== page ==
World Cup fever is gripping the nation, and millions of us remain glued to the television watching the likes of Portugal’s Cristiano Ronaldo and Brazil’s Neymar dribble, head, and score with relative ease. Although the pros make it look easy, Brazilian plastic surgeons warn colleagues that soccer players—particularly, amateur ones—are at risk for serious facial injuries. The 2014 World Cup takes place in Brazil from June 12 through July 13, 2014.

“Due to exposure and the lack of protection for the face, the occasional maxillofacial trauma sustained during soccer games often entails serious facial injuries requiring hospital admissions and invasive procedures,” write researchers led by Dov Charles Goldenberg, MD, PhD, of University of São Paulo in Plastic and Reconstructive Surgery—Global Open®. “Missed diagnosis or delayed treatment can lead to facial deformities and functional problems in the physiological actions of breathing, vision, and chewing.”

Goldenberg and colleagues reviewed data on 45 patients who required surgery for soccer-related facial fractures at two large university hospital centers in São Paulo between 2000 and 2013. The 45 soccer injuries accounted for 2% of surgically treated facial fractures during that time. Forty-four of the patients were male; the average age was 28 years. All of the injured players were amateurs.

The maxilla accounted for 35% of fractures and the zygomatic bone for another 35%. Most of the remaining fractures were of the mandible and orbit. Eighty-seven percent of the injuries were caused by collision with another player; the rest occurred when the player was struck by the ball.

Nasal fractures were treated by repositioning the fractured bones followed by splinting. The researchers highlight the need for careful examination of the nasal cavity to look for possible septal hematomas, which could lead to serious complications.

Other types of facial fractures among soccer players required open surgery and internal fixation to reposition the bones. The patients remained in the hospital for about 5 days on average, and were told they could return to play after 6 to 8 weeks.

Robert M. Kellman, MD, the professor and chair of the Department of Otolaryngology and Communication Sciences at SUNY Upstate Medical University in Syracuse, NY, and a past president of the American Academy of Facial Plastic and Reconstructive Surgery, tells Plastic Surgery Practice that many activities can result in facial injuries, not just soccer. That said, the onus is on doctors to make sure they identify any facial fractures in a timely fashion. “In this age of readily available computerized tomography (CT) scans, any suspicion should lead to a scan that would diagnose zygomatic, orbital, maxillary, and even mandibular fractures,” he says.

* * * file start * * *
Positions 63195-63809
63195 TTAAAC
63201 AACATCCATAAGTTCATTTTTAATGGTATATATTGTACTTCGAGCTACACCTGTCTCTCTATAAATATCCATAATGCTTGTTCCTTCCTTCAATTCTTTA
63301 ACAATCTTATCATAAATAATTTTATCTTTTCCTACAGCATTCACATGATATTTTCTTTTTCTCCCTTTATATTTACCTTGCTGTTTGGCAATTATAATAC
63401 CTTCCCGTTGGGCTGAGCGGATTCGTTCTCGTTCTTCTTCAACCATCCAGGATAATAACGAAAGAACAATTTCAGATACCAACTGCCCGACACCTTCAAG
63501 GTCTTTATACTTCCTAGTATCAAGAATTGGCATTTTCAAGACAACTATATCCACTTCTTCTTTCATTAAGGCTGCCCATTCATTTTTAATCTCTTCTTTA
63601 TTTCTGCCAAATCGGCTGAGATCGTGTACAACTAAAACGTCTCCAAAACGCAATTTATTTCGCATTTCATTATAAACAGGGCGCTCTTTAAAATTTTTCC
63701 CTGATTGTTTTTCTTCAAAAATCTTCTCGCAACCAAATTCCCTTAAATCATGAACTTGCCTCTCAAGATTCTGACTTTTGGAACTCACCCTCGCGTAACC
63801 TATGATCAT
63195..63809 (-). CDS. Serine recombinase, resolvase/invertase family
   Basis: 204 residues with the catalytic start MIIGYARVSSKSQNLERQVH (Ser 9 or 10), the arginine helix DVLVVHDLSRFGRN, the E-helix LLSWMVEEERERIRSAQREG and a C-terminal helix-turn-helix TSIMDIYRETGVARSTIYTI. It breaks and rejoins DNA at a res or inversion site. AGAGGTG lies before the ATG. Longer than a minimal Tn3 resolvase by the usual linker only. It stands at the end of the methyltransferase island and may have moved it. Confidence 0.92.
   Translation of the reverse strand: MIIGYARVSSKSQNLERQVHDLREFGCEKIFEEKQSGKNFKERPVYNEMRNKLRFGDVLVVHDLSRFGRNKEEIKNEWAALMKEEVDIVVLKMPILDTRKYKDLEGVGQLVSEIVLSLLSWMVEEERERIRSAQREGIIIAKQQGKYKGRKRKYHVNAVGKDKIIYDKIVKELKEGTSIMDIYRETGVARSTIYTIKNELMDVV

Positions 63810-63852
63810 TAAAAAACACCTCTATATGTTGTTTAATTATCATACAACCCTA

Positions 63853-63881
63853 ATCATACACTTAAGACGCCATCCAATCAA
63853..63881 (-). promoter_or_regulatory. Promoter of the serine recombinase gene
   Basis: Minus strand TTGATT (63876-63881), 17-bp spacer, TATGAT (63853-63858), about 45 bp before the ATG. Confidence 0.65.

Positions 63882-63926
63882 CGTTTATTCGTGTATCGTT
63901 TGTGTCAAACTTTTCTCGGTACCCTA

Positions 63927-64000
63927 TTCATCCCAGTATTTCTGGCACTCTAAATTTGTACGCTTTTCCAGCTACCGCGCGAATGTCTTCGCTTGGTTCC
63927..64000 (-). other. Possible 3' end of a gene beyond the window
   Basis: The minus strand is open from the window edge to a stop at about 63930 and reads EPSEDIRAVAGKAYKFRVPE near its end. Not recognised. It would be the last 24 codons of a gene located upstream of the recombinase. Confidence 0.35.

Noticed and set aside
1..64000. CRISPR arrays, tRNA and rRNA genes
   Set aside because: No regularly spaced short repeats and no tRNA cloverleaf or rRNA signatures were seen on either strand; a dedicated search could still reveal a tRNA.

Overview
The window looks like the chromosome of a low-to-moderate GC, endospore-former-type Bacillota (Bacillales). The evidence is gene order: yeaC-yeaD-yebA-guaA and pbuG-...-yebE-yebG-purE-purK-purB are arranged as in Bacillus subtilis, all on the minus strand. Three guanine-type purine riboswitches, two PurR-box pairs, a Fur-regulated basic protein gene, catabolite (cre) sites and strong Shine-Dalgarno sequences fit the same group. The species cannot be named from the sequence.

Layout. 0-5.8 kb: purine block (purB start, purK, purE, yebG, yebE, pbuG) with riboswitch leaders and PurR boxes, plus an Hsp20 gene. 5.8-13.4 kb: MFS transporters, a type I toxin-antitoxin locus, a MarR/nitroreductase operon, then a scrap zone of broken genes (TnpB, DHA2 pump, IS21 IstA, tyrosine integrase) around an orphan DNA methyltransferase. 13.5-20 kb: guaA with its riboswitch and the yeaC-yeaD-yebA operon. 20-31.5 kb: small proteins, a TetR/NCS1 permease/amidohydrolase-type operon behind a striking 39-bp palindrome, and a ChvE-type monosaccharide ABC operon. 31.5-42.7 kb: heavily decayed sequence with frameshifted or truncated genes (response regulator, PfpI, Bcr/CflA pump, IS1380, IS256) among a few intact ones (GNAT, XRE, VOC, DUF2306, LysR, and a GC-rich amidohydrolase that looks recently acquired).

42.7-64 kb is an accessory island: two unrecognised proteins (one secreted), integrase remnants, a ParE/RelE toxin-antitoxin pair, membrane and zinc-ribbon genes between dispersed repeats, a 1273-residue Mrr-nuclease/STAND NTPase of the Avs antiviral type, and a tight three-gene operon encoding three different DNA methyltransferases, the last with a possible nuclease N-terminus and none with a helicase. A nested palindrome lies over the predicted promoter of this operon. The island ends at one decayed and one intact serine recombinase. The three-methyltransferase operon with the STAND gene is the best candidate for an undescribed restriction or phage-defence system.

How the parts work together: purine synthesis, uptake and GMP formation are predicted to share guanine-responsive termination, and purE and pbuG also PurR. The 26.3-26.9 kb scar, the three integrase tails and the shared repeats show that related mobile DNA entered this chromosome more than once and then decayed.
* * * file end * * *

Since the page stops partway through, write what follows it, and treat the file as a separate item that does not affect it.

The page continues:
By contrast, “Nasal fracture assessment usually does not require a CT scan, but a careful evaluation of the septum to diagnose (and, of course, treat) a nasal septal hematoma is very important.”

In the study, injuries were found primarily in “amateur” soccer players, “This suggests that professional players are more likely to avoid such injuries, [but] that being said, the high preponderance of amateur soccer, which seems to be growing in popularity in the USA as well, will likely make these injuries more common in the future, so an awareness by physicians evaluating these patients is critically important as well.”

Aron Kressel, MD, a New York City-based plastic and reconstructive surgeon, agrees that it is crucial for doctors to recognize and treat these fractures in an expedient manner. “Among the symptoms are facial swelling, difficulty breathing, nosebleeds, facial asymmetry, teeth and facial numbness, facial eccymosis, and painful eating with jaw fractures,” he says. Adding a layer of complexity to the matter, “[fractures] may often be ignored by the injured player at least in the short term since they want to go back and play and not let their teammates down,” he says.

“These injuries happen in soccer, and I would expect to see some of them during the World Cup.”